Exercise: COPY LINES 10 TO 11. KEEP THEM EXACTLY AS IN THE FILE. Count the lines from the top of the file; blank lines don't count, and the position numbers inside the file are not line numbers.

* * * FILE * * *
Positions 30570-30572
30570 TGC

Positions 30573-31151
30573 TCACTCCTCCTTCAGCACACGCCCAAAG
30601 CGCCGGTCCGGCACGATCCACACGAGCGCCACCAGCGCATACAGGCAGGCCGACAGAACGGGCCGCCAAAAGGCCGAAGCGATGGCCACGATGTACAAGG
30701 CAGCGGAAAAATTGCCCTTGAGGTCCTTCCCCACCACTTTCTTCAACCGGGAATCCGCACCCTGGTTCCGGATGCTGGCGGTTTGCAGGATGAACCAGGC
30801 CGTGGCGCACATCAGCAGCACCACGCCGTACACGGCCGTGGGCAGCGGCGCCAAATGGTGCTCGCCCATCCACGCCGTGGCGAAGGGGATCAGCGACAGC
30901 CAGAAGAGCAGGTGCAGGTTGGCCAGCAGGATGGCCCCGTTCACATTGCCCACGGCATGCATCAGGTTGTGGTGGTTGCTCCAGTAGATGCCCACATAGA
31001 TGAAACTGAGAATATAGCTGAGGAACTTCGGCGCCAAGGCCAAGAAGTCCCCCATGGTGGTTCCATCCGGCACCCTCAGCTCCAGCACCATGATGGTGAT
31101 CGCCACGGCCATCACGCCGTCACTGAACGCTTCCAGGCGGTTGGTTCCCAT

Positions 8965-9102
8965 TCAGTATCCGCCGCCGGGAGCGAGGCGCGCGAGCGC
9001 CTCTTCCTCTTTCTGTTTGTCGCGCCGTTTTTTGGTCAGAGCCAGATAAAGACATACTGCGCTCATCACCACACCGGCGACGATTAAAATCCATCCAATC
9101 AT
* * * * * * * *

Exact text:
31101 CGCCACGGCCATCACGCCGTCACTGAACGCTTCCAGGCGGTTGGTTCCCAT

Positions 8965-9102